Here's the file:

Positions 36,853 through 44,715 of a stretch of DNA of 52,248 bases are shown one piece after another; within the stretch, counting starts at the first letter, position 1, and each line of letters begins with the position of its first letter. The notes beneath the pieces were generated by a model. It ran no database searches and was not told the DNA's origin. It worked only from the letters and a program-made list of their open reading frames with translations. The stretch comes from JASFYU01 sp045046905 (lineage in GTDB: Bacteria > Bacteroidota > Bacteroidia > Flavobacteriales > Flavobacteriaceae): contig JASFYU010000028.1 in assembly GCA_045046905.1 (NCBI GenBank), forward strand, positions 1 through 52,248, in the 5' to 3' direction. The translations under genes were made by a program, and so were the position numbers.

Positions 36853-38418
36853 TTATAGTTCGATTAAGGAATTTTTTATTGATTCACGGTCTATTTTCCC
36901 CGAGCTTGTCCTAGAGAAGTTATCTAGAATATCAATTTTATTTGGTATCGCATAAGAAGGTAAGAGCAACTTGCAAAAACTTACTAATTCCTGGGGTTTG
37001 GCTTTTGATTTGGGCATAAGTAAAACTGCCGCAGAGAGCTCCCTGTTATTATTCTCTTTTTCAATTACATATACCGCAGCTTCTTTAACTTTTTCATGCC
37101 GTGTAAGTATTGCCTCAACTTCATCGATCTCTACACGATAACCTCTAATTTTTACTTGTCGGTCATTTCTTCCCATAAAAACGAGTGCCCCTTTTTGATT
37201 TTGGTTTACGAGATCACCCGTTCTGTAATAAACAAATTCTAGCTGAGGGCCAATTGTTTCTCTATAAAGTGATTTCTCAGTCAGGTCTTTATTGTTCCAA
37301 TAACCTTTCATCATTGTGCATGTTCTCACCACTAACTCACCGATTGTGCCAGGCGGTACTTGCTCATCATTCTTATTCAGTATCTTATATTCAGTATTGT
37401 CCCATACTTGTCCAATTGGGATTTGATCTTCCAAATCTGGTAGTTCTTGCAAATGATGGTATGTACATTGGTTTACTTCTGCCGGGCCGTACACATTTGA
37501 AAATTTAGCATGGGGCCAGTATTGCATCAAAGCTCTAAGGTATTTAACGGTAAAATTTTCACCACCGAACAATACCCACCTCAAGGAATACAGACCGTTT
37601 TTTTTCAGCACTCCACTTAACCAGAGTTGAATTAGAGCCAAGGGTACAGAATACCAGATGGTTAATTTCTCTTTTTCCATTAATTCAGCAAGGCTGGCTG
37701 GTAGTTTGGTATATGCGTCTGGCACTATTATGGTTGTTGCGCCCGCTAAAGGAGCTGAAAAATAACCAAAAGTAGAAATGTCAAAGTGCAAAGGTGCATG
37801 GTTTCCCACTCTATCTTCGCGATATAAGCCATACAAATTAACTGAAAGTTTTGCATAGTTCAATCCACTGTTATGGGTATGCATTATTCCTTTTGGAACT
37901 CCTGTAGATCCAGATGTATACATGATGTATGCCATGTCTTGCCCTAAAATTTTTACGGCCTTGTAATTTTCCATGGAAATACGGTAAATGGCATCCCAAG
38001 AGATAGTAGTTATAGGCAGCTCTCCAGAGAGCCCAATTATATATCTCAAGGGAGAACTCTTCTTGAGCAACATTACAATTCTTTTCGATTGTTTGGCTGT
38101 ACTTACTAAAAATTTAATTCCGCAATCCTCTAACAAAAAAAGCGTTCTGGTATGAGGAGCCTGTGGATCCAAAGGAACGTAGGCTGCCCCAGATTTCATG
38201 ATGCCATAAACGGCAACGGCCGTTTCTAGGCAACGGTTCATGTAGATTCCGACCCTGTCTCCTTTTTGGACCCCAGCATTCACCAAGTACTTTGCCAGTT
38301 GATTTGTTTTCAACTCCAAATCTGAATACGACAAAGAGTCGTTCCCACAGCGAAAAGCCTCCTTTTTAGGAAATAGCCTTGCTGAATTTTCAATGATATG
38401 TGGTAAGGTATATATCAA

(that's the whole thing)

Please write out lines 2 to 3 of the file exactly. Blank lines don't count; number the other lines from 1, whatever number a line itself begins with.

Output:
Positions 36853-38418
36853 TTATAGTTCGATTAAGGAATTTTTTATTGATTCACGGTCTATTTTCCC